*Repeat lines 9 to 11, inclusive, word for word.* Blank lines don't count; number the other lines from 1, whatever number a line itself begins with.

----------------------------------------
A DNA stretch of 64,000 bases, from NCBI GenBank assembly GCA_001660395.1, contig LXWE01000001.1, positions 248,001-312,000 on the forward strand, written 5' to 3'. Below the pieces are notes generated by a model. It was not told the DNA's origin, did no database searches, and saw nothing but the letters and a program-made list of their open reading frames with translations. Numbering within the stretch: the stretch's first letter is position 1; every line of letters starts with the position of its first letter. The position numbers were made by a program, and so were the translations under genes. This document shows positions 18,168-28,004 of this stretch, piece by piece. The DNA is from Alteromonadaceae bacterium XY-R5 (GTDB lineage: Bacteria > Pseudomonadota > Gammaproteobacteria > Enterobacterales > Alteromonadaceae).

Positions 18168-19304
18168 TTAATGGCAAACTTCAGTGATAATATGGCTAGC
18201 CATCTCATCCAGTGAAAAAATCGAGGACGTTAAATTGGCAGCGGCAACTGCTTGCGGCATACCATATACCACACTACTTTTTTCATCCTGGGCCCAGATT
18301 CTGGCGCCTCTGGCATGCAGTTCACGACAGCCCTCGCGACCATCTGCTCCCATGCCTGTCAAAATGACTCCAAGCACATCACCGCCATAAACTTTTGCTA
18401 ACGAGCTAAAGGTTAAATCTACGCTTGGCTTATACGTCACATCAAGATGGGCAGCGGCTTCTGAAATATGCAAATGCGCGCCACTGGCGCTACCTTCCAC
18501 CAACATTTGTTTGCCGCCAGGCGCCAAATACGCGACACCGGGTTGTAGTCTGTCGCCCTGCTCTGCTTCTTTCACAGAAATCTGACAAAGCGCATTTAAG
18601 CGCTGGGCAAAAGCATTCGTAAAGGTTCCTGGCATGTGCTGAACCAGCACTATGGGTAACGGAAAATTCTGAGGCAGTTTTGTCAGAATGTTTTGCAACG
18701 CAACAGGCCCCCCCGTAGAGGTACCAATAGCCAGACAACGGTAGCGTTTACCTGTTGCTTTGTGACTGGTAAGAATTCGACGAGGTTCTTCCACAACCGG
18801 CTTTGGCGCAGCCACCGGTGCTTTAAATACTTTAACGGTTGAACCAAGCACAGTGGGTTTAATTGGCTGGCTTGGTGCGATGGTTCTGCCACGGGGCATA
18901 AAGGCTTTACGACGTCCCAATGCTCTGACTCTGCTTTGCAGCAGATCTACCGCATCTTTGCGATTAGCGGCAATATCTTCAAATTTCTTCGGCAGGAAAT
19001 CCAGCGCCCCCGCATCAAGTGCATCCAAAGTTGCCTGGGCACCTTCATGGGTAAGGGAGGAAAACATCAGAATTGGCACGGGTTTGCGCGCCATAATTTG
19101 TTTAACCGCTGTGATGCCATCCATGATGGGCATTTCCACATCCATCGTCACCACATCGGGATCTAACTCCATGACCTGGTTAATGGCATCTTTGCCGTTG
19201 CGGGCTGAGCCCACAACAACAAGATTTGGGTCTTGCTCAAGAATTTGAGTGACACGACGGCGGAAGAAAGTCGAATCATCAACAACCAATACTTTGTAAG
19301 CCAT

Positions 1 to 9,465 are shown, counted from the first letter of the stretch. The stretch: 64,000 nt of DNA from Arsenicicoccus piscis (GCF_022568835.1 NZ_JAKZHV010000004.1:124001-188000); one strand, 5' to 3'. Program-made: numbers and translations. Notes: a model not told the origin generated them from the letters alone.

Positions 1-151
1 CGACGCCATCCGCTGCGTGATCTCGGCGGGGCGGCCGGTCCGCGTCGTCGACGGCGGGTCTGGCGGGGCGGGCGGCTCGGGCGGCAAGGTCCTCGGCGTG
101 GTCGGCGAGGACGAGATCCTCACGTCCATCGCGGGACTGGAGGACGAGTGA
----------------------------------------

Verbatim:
18701 CAACAGGCCCCCCCGTAGAGGTACCAATAGCCAGACAACGGTAGCGTTTACCTGTTGCTTTGTGACTGGTAAGAATTCGACGAGGTTCTTCCACAACCGG
18801 CTTTGGCGCAGCCACCGGTGCTTTAAATACTTTAACGGTTGAACCAAGCACAGTGGGTTTAATTGGCTGGCTTGGTGCGATGGTTCTGCCACGGGGCATA
18901 AAGGCTTTACGACGTCCCAATGCTCTGACTCTGCTTTGCAGCAGATCTACCGCATCTTTGCGATTAGCGGCAATATCTTCAAATTTCTTCGGCAGGAAAT